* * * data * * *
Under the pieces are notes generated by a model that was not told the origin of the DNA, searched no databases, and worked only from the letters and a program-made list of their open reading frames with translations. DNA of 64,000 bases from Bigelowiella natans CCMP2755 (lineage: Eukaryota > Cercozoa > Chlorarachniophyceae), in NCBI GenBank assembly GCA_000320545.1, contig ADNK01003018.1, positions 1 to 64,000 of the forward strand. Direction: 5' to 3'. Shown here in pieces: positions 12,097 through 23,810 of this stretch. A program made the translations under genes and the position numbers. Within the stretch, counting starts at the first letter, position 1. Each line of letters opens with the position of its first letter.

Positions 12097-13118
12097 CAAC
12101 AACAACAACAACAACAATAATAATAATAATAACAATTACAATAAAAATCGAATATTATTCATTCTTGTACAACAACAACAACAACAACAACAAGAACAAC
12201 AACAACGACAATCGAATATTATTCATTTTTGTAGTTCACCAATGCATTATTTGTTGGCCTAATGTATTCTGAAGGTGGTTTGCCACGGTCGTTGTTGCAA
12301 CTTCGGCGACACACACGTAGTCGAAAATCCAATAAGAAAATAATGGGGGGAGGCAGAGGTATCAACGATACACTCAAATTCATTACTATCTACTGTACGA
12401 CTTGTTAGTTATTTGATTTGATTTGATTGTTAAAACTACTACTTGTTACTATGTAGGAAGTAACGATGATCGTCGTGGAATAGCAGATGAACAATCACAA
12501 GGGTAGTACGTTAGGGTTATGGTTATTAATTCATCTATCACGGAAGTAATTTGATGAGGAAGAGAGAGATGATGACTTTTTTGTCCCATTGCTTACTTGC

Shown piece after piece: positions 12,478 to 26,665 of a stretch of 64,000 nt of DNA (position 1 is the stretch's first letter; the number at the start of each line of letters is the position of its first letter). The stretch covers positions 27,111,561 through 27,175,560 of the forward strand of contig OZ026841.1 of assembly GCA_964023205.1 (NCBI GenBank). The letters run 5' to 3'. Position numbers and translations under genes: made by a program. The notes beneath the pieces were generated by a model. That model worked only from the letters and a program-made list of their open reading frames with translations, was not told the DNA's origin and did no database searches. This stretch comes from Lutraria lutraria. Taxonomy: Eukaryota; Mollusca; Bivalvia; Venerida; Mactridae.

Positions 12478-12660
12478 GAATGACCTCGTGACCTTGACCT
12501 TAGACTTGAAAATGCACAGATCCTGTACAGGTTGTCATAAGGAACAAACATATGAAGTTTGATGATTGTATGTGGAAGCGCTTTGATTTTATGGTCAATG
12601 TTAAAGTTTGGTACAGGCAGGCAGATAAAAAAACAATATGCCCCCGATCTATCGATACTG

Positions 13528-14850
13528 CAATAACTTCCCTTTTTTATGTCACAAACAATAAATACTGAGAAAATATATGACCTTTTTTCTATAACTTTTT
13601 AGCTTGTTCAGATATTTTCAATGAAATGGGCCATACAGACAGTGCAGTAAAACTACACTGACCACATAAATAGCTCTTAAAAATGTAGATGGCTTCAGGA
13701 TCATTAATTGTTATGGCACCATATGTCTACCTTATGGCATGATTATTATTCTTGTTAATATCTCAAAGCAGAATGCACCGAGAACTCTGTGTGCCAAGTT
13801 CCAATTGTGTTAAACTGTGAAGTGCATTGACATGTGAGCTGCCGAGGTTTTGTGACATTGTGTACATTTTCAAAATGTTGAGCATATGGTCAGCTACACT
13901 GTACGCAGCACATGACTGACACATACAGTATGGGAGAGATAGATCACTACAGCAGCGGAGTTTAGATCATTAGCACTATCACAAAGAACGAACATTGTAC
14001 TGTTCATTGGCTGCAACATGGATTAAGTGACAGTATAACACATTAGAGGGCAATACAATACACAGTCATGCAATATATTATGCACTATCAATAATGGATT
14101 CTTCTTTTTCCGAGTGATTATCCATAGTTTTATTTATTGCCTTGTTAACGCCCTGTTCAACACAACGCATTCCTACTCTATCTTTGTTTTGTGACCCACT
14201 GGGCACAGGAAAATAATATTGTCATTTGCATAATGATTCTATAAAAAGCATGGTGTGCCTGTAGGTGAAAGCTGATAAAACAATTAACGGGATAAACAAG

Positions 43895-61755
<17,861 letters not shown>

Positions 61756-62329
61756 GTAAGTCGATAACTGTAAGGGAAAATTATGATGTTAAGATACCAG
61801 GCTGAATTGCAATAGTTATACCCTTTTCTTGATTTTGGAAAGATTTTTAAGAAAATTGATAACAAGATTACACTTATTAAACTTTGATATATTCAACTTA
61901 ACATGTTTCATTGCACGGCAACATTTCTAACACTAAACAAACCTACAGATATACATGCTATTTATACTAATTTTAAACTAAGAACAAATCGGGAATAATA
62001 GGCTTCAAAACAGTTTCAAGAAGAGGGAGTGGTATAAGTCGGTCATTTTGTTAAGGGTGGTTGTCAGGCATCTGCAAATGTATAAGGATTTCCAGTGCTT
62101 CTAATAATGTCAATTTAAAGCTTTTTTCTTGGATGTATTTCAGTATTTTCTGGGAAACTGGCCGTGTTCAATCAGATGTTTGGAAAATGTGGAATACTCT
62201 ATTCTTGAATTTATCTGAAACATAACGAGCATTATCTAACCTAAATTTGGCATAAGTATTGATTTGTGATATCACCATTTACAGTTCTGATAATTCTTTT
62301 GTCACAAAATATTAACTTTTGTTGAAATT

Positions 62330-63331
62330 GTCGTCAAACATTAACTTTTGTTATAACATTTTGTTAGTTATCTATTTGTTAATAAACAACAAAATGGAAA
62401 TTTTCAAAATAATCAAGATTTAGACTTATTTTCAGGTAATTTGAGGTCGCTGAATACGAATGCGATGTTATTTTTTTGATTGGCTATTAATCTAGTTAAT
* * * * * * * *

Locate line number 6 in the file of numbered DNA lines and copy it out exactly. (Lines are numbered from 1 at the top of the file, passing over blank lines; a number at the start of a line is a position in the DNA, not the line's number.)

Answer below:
12301 CTTCGGCGACACACACGTAGTCGAAAATCCAATAAGAAAATAATGGGGGGAGGCAGAGGTATCAACGATACACTCAAATTCATTACTATCTACTGTACGA